Pandemic science is a rollercoaster. Almost every week, there’s a new first-rate piece of research that helps make serious progress in the fight against Covid-19. At the same time, there are usually clear examples of how not to do science. Last week was no exception.
Our dose of good science came in the form of the immunosuppressive drug tocilizumab. The Prime Minister had some trouble pronouncing its name at a press conference, and I don’t blame him. But however you say it, Oxford’s Recovery trial has found it seems to work.
The new study hasn’t yet been peer-reviewed – it’s been posted online as a preprint, the preliminary kind of paper released for discussion prior to (or during) review. It reports a relatively small but still important effect: a 14 per cent reduction in the risk of death from Covid-19 for patients who were given tocilizumab (along with the known benefit of steroids, which most of the patients in the trial were also taking). Based on this finding and a previous, smaller study, tocilizumab is now available to coronavirus patients on the NHS.
That’s the good news. Here’s the bad: the website Retraction Watch last week announced that its list of retracted coronavirus-related scientific papers has now added its 84th entry. The paper in question was on Covid and obesity, and was withdrawn from the scientific literature due to:
“inadvertent errors… that unfortunately passed unnoticed during the extremely rapid review and publication process at the peak of the Covid-19 pandemic”.
So why am I so optimistic about the tocilizumab study? Why am I betting it won’t go the same way as the inglorious 84? What should we be looking for that distinguishes good and bad research on Covid – or, indeed, on anything else?
The first point is transparency. The Recovery team has been admirably open about how its data would be analysed. Although every clinical trial has to be registered, it’s still depressingly common for researchers to be overly flexible: changing the measurements they’re focusing on, shifting to a different type of statistical test if they get disappointing results, or splitting the data up into subgroups on a whim. All this makes results less reliable, since the more analyses you run, the more likely your finding is to be a fluke.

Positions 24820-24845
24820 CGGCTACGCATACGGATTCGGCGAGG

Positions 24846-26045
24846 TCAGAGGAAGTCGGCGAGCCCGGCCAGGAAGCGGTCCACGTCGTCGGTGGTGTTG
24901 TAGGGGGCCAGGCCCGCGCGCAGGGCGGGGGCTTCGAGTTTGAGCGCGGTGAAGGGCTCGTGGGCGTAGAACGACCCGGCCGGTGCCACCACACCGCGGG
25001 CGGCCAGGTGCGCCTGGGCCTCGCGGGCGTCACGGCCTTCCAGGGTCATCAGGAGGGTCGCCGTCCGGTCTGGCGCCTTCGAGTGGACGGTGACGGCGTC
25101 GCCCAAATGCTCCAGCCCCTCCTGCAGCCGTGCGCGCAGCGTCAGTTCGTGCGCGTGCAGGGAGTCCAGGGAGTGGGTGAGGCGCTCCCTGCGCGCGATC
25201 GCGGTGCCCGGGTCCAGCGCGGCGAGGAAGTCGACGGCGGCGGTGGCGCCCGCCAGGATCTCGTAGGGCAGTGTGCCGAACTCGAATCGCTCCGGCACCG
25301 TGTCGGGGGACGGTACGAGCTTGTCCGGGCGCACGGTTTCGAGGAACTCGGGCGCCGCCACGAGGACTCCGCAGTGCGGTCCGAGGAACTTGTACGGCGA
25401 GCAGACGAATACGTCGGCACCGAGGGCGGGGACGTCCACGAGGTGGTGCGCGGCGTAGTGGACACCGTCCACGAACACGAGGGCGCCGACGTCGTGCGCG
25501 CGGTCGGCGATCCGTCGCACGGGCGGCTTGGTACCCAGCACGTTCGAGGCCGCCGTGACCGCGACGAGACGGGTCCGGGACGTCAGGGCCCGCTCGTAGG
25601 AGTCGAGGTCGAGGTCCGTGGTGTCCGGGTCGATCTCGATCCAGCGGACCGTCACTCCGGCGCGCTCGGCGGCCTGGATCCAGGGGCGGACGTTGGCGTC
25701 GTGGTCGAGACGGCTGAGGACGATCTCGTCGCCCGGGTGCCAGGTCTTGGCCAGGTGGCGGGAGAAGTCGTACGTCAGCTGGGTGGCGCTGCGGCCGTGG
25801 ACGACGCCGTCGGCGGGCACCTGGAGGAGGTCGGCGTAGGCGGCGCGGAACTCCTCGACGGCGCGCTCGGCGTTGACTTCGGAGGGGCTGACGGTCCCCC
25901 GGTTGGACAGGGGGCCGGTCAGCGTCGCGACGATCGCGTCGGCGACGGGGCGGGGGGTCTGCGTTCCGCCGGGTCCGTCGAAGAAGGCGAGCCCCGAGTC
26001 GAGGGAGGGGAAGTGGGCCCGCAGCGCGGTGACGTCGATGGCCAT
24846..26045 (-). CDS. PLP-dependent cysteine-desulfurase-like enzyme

But the Recovery trial had an analysis plan, written and posted online before anyone saw the data. The researchers stuck to it, and whenever they wanted to run an analysis they hadn’t planned, they simply said so (several times in the preprint, they note they ran an “exploratory” analysis, and the reader can thus take the results with a pinch of salt). Being open about the often messy process of doing research is refreshing in a world where most scientific papers are written as if everything were planned in advance, but where that’s hardly ever true.
I mentioned that tocilizumab has a relatively small effect – as the researchers put it, on average you have to treat 25 patients with the drug to prevent one death. But that small effect is, perhaps paradoxically, our second reason to be optimistic. Very large effects aren’t particularly common in medical treatments (for drugs, at least… let’s leave aside the obvious large effect that “surgery to remove a bullet lodged near an artery” would have). If the effect had been apparently dramatic, it would have raised suspicions, since such outcomes are usually too good to be true.
That kind of suspicion is currently being levelled at a new study of Vitamin D for Covid-19, also recently released as a preprint. I’ve previously written about the ambiguous evidence suggesting Vitamin D can help combat the virus, but this preprint appeared to be the clincher: a randomised controlled trial showing, as the MP David Davis explained in a viral tweet, an 80 per cent reduction in intensive care visits and a 60 per cent reduction in deaths.
Sadly, the study was not, in fact, a randomised controlled trial (the authors have now acknowledged this, despite what they previously wrote in their preprint). There are also several problems with its methodology. But the main results themselves should have had us on guard: it’s a priori implausible that a common vitamin would cut Covid-19 deaths by well over half.
That doesn’t rule out a smaller effect of Vitamin D, and we might find one as future trials – trials that are actually randomised and controlled – report back. But a 60 per cent reduction in deaths? Come on, man.
Its transparency and its plausibility are just two reasons to feel positive about the Recovery trial. There are other reasons, such as its large sample size, its solid randomised design and the good, theoretical grounds to expect an anti-inflammatory drug like tocilizumab to help with a disease such as Covid-19. You won’t find many of these advantages in the now-retracted studies or in the Vitamin D “trial”.
But let’s look on the bright side. The contrast between the highs and lows of Covid-19 research is a good lesson in differentiating solid from shoddy science.
[see also: Does vitamin D really help combat Covid-19?]